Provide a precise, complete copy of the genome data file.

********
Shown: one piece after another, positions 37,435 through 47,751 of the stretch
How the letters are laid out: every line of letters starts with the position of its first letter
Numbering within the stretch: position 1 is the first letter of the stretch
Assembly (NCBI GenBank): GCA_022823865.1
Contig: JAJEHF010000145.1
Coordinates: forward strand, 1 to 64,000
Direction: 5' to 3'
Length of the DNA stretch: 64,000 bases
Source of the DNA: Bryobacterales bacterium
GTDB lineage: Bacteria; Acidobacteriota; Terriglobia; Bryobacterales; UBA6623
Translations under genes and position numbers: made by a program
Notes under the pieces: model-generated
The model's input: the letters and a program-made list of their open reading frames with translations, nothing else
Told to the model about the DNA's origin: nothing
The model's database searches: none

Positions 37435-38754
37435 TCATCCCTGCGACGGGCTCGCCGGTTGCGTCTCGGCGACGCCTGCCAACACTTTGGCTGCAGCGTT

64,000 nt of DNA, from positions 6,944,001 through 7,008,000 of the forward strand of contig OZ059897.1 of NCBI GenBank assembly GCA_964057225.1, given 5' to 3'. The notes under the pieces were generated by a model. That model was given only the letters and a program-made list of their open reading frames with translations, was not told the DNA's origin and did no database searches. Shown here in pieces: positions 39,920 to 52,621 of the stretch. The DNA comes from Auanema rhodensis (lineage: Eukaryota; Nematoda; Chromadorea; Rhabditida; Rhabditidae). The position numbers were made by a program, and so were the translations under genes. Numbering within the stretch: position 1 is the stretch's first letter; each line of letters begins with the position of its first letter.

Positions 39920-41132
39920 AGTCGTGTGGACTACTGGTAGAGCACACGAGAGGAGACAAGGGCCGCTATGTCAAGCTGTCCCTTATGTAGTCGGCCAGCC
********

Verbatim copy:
Shown: one piece after another, positions 37,435 through 47,751 of the stretch
How the letters are laid out: every line of letters starts with the position of its first letter
Numbering within the stretch: position 1 is the first letter of the stretch
Assembly (NCBI GenBank): GCA_022823865.1
Contig: JAJEHF010000145.1
Coordinates: forward strand, 1 to 64,000
Direction: 5' to 3'
Length of the DNA stretch: 64,000 bases
Source of the DNA: Bryobacterales bacterium
GTDB lineage: Bacteria; Acidobacteriota; Terriglobia; Bryobacterales; UBA6623
Translations under genes and position numbers: made by a program
Notes under the pieces: model-generated
The model's input: the letters and a program-made list of their open reading frames with translations, nothing else
Told to the model about the DNA's origin: nothing
The model's database searches: none

Positions 37435-38754
37435 TCATCCCTGCGACGGGCTCGCCGGTTGCGTCTCGGCGACGCCTGCCAACACTTTGGCTGCAGCGTT

64,000 nt of DNA, from positions 6,944,001 through 7,008,000 of the forward strand of contig OZ059897.1 of NCBI GenBank assembly GCA_964057225.1, given 5' to 3'. The notes under the pieces were generated by a model. That model was given only the letters and a program-made list of their open reading frames with translations, was not told the DNA's origin and did no database searches. Shown here in pieces: positions 39,920 to 52,621 of the stretch. The DNA comes from Auanema rhodensis (lineage: Eukaryota; Nematoda; Chromadorea; Rhabditida; Rhabditidae). The position numbers were made by a program, and so were the translations under genes. Numbering within the stretch: position 1 is the stretch's first letter; each line of letters begins with the position of its first letter.

Positions 39920-41132
39920 AGTCGTGTGGACTACTGGTAGAGCACACGAGAGGAGACAAGGGCCGCTATGTCAAGCTGTCCCTTATGTAGTCGGCCAGCC